Then tragedy struck. The three birds — named Eric, Little B and Spirit — were alone in the nest when a bald eagle swooped down with fearsome speed. Although one of the osprey parents tried to deter the raptor, the eagle had no trouble grabbing Spirit with its golden talons and flying away with the chick.
The folks at Audubon seemed saddened by this but also pretty amazed. Eagle predation isn’t unusual, but capturing it so clearly on video is.
“It’s an amazing video, really,” Steve Kress, Audubon’s vice president for bird conservation and director of the camp where the nest is located, said in a blog post on the organization’s website. “I didn’t know they’d take chicks that big, but now we know they do.”
It was the second year in a row that the nest’s osprey pair, Rachel and Steve, lost offspring to a bald-eagle attack. Last year, both of their two chicks were captured at three weeks old.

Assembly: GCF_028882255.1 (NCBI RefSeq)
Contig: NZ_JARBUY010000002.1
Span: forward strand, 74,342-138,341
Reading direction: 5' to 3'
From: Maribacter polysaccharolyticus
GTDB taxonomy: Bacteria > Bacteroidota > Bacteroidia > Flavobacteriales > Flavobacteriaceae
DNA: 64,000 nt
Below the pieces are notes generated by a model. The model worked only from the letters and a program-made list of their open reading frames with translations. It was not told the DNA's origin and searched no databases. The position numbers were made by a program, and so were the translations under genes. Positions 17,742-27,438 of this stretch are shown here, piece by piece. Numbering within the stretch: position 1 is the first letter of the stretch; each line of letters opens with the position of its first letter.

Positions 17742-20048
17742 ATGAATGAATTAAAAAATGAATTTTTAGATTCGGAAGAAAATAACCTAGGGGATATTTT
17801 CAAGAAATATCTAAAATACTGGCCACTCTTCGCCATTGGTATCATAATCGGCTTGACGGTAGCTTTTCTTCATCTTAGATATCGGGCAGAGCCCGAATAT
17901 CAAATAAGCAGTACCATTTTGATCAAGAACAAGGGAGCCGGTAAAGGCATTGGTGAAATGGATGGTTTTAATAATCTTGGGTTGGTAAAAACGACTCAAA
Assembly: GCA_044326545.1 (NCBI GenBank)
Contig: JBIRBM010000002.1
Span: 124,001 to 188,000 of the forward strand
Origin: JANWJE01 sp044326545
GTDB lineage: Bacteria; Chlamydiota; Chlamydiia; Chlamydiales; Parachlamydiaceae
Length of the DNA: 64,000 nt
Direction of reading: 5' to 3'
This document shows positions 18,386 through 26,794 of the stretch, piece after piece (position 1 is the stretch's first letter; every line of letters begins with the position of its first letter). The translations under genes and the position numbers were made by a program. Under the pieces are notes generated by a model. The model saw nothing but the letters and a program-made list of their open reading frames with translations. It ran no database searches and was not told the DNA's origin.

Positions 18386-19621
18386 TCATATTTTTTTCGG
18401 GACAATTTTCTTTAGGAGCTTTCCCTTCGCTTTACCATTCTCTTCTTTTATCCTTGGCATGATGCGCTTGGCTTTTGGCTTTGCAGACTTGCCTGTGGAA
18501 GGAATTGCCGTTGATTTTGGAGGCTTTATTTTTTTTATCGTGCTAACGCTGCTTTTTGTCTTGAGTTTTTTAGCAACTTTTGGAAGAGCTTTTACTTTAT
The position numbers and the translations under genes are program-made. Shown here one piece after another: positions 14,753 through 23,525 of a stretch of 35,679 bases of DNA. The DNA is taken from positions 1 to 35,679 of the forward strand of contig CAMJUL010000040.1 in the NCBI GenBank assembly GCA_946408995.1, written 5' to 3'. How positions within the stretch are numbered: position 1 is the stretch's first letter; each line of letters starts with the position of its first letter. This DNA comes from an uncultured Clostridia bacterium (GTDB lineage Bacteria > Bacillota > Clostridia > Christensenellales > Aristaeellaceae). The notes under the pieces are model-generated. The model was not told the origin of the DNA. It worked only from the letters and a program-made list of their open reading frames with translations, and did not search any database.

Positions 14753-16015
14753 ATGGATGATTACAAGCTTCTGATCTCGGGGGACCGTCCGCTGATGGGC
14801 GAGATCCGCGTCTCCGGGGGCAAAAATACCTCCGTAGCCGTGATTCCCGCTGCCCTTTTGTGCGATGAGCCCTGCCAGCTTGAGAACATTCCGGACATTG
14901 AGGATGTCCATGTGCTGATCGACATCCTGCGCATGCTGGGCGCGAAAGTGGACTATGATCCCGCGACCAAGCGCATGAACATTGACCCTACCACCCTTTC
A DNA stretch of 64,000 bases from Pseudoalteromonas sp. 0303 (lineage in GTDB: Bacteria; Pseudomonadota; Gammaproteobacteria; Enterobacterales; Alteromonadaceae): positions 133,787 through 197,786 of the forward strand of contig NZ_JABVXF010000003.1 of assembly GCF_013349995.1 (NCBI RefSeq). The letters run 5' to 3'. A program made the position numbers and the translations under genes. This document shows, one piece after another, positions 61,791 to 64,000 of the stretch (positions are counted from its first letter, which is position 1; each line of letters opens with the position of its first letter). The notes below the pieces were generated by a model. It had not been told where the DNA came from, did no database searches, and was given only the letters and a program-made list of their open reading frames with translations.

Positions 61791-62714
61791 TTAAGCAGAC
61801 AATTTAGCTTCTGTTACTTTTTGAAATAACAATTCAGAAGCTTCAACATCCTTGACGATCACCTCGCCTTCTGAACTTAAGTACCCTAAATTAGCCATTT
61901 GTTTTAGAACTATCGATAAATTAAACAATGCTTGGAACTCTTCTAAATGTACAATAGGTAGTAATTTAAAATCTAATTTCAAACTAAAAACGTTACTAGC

On a brighter note, Kress pointed out that Spirit’s siblings displayed some well-developed defense tactics as the eagle approached. As seen in the video, Eric ducked his head and flattened himself, as if to make himself a smaller, more difficult target. Little B, the brave fellow, decided this was the perfect time to try out his wings: He took off for his first flight ever and escaped the divebombing eagle.
Spirit has not been seen since, so he was probably eagle dinner. But an Audubon intern found Little B on the mainland not far from the nest, with Rachel and Steve hanging out nearby.